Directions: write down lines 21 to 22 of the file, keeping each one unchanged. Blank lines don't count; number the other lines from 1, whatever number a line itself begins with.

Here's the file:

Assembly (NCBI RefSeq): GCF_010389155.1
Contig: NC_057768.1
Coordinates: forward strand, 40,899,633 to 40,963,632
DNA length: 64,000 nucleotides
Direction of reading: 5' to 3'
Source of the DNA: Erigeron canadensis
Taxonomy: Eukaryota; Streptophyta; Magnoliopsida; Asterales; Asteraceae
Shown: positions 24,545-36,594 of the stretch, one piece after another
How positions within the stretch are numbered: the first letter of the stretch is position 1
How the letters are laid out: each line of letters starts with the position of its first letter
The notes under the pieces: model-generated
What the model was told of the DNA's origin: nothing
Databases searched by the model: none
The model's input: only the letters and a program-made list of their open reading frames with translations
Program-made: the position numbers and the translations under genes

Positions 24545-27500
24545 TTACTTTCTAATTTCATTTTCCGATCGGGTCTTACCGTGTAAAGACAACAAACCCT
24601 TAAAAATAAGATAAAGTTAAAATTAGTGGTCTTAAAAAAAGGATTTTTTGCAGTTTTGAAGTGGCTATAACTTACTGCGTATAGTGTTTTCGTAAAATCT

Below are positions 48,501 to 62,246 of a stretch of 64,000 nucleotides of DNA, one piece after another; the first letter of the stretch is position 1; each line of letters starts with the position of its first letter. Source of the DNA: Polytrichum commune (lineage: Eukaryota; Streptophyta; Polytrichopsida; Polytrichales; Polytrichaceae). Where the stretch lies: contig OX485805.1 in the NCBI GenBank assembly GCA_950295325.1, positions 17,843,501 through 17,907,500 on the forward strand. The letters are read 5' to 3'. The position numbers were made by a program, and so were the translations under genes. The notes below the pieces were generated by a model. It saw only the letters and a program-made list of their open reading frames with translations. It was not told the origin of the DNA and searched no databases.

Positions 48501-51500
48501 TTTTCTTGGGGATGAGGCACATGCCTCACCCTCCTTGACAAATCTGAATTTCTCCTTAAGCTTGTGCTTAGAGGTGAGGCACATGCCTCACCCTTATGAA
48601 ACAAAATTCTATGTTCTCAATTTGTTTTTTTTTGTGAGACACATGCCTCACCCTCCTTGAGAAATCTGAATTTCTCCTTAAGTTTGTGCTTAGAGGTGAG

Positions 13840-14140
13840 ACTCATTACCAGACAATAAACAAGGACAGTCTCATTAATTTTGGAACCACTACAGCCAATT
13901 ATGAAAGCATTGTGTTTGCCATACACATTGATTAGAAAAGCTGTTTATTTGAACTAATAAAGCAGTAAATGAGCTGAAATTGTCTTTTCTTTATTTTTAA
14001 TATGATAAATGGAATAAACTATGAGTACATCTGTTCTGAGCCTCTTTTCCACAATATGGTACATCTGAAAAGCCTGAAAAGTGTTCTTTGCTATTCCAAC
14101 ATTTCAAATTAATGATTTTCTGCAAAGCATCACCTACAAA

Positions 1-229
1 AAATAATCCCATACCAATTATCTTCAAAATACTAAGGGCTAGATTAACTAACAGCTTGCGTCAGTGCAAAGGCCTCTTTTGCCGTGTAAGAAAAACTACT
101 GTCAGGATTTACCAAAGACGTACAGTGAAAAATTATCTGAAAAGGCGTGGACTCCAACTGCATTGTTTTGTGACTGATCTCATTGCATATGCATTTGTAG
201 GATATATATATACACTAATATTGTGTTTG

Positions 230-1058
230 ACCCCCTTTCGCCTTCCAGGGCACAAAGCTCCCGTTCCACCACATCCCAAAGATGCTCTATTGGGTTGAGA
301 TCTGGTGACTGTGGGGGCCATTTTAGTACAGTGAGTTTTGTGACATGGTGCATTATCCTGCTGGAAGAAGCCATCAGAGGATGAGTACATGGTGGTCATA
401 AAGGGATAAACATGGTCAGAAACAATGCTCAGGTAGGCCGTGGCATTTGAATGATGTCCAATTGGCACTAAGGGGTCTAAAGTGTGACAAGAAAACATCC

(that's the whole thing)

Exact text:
48501 TTTTCTTGGGGATGAGGCACATGCCTCACCCTCCTTGACAAATCTGAATTTCTCCTTAAGCTTGTGCTTAGAGGTGAGGCACATGCCTCACCCTTATGAA
48601 ACAAAATTCTATGTTCTCAATTTGTTTTTTTTTGTGAGACACATGCCTCACCCTCCTTGAGAAATCTGAATTTCTCCTTAAGTTTGTGCTTAGAGGTGAG